COVID-19 Discourse: What Are We Doing, and Where Do We Go from Here?

Image by geralt, via Pixabay

It’s been a while since I posted on this blog, but I’m writing tonight to say that the COVID-19 discourse bothers me. Most of the contentiousness involves vaccines and treatments (namely Ivermectin). Also, I have seen the effect that these discussions have had on people.

I may make a series of posts on the subject, but that would require a lot of research and commitment. However, there is at least one post that I have started working on that is pressing.


What Is Bothering Me About the COVID-19 Discourse?

Off the top of my head, these aspects of the pandemic have bothered me:

  • The pandemic response by the United States government
  • How people politicized the pandemic from the beginning
  • How fear has turned people against each other
  • Propaganda (its effectiveness, how blatant it is, how it has contributed to people turning people against each other)
  • The effects shutdowns have had on individuals and small businesses
  • Other things that the pandemic has exposed about various governments, human nature, and society at large

After more than a year and a half, I have barely taken part in discussions about COVID-19. For the most part, these discussions have been landmines. Talk about vaccines and treatments has been the most contentious from multiple angles. However, I have noticed that people with a specific political outlook have been responsible for most toxicity.


What Would I Like to Talk About Regarding the COVID-19 Discourse?

If I do make some in-depth posts about the pandemic, these are a few of the topics that I would like to talk about:

  • This pandemic has shown me the worst of humanity.
  • What makes someone an “anti-vaxxer?”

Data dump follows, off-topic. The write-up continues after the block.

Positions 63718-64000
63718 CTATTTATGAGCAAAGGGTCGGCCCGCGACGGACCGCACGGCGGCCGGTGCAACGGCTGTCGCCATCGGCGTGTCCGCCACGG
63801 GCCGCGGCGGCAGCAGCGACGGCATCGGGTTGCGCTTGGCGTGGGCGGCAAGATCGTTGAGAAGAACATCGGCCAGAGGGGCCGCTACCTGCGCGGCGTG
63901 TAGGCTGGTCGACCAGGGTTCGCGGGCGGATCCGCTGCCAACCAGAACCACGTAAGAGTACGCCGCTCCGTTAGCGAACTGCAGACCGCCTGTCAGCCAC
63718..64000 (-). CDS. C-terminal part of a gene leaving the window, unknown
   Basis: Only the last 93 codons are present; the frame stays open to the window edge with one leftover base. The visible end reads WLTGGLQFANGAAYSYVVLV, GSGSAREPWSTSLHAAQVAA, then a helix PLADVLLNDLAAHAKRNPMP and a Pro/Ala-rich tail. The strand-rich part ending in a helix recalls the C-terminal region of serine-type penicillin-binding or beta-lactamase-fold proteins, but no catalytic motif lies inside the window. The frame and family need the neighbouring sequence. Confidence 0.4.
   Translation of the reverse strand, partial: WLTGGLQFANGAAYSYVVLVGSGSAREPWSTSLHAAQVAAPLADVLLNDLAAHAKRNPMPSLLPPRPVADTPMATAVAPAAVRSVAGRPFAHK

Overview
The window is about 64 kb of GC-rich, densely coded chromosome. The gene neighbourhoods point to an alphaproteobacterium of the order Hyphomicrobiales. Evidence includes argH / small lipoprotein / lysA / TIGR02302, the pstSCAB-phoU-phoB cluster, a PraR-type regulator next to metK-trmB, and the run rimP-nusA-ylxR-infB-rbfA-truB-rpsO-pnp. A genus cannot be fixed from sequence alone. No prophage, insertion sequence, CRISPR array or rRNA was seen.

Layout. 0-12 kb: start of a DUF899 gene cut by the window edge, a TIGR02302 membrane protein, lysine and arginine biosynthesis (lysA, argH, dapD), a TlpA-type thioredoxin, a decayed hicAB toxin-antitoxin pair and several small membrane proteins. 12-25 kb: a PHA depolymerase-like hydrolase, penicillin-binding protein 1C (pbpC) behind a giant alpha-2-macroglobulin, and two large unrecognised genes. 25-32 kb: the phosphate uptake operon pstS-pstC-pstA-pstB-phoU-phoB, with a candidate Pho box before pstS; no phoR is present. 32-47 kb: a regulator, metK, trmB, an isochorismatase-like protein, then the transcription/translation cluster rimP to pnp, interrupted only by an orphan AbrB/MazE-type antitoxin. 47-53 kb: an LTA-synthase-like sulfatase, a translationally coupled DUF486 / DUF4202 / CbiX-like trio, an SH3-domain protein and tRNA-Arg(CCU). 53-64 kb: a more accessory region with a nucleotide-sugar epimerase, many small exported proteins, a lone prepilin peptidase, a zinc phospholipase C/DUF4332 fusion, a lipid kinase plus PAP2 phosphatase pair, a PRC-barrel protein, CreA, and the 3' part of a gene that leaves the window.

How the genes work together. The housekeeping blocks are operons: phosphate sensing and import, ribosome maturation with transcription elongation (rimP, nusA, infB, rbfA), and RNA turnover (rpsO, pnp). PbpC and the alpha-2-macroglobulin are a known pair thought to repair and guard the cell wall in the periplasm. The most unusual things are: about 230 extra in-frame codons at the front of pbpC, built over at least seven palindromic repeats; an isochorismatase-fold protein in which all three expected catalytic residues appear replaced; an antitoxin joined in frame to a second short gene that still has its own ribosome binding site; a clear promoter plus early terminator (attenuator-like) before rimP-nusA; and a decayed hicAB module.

• What should we have done to deal with the pandemic properly?
  • Why are we turning on each other?
  • Was Joe Biden right in calling this “the pandemic of the unvaccinated”?

If I do get around to making these posts, I will go back to this one and add the links here.

2 thoughts on “COVID-19 Discourse: What Are We Doing, and Where Do We Go from Here?

  1. Miserable Ol' Bastard

    I can’t work, so I just sort of hunkered down and waited out this pandemic. Always a careful observer, I listened to my police scanner a lot. I was so disheartened as I listened to the calls go out for domestic violence incidents, suicidal people, and overdoses and intoxicated people. People today are not built for such crises as a pandemic. They are pampered from the cradle, overprotective parents have sheltered their children from any distress. I’m not taking a shot at younger generations, but many seem to have weathered this storm poorly.
    I am apolitical, so I really can’t comment on any person in particular, but both the right and the left have not helped.

    Liked by 1 person

    1. One thing you mentioned is an overlooked aspect of this pandemic: domestic abuse. I didn’t think about that when the shutdowns started because my situation is relatively stable. However, I realize that some men, women, and children were/are stuck in abusive situations. The situation undoubtedly made things so much worse for them.

      The pandemic has also made homelessness worse, also compounded by the general lack of healthcare.

      I think that some people struggled with the shutdowns because they are social people. They prefer to be outdoors and among large groups of people. I’m not a psychiatrist, so I cannot say anything about the people who were suicidal. However, I can understand that being locked down can exacerbate feelings of loneliness and isolation when people live by themselves.

      Like

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